A federal appeals court on Feb. 11 rejected Amgen Inc.’s bid to resuscitate antibody patents for its PCSK9 inhibitor Repatha, a victory for Regeneron Pharmaceuticals, Inc. and Sanofi S.A., the manufacturers of Repatha’s only rival, Praluent. (Praluent was developed by both companies, but following a 2020 restructuring of their arrangement, Regeneron is now solely responsible for the drug in the U.S.). The judge in the case agreed with a lower court ruling that Amgen could not make patent claims over monoclonal antibodies without more thoroughly describing their molecular structure, a decision that could have wider implications for the pharmaceutical industry. In another cholesterol win for Regeneron, the FDA — also on Feb. 11 — approved its drug Evkeeza as an adjunct treatment to other homozygous familial hypercholesterolemia (HoFH) therapies. HoFH is an ultra-rare genetic form of high cholesterol that can be managed by PCSK9s. Unlike Repatha, however, Praluent is not yet approved to treat HoFH. The graphics below show how Praluent and Repatha are currently covered among commercial health plans, health exchanges and Medicare and Medicaid programs, plus their utilization management restrictions.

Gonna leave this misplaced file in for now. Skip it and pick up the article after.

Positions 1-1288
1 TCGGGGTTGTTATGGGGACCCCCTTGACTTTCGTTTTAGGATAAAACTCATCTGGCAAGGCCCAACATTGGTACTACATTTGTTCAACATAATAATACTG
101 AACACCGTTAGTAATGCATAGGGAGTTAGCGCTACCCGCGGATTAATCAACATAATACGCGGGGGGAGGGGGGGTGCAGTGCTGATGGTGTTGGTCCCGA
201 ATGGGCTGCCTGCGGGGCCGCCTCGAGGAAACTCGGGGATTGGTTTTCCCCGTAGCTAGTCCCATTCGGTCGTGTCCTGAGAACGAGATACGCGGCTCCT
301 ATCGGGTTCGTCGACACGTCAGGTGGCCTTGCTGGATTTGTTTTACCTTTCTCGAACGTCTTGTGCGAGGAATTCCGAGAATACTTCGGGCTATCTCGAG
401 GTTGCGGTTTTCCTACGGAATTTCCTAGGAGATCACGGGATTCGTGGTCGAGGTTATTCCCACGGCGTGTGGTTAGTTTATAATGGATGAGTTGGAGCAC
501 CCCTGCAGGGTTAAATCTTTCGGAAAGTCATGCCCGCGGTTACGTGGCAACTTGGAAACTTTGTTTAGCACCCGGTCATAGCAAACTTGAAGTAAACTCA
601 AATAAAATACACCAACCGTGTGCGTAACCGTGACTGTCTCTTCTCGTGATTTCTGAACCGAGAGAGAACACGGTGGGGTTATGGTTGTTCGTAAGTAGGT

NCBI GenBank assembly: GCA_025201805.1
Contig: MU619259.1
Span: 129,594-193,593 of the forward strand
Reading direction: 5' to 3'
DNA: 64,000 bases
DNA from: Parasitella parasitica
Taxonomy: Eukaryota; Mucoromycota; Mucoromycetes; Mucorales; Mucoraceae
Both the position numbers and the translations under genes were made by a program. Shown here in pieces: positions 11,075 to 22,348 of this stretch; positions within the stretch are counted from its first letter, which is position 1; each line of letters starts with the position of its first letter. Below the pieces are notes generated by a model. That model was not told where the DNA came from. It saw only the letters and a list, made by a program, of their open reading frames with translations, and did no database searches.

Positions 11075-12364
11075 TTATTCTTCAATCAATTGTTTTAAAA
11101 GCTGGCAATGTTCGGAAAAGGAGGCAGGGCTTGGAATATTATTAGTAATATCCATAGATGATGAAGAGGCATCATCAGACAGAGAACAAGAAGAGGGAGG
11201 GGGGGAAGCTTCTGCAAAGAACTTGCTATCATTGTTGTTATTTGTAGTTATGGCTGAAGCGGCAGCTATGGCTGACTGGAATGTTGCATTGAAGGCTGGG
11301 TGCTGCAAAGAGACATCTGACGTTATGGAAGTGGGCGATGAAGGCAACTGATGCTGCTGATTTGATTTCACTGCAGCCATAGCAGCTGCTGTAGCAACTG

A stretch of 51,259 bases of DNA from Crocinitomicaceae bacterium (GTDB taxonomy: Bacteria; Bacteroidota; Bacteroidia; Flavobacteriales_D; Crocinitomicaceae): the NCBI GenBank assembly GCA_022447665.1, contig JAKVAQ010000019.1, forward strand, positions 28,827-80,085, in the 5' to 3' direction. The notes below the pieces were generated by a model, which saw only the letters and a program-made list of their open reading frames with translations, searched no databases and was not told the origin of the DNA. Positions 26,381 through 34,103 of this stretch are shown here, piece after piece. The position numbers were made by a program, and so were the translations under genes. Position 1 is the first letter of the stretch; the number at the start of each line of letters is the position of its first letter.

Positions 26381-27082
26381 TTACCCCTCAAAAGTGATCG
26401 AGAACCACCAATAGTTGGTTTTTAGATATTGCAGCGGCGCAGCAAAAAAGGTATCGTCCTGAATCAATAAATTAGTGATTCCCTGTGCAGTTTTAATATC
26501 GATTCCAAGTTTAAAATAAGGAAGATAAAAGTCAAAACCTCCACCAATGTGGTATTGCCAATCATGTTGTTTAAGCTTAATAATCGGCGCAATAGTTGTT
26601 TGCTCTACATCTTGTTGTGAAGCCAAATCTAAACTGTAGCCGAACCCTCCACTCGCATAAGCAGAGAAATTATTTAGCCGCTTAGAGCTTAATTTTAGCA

NOTES: Access that requires prior authorization and/or step therapy is represented by the abbreviation (PA/ST). Under the pharmacy benefit, the covered lives under commercial, health exchange, Medicare and Medicaid formularies are 171.1 million, 10.5 million, 47.5 million and 68.0 million, respectively. Under the medical benefit, the covered lives under commercial, health exchange, Medicare and Medicaid formularies are 169.2 million, 10.5 million, 49.4 million and 68.0 million, respectively.
SOURCE: Managed Markets Insight & Technology, LLC database as of February 2021.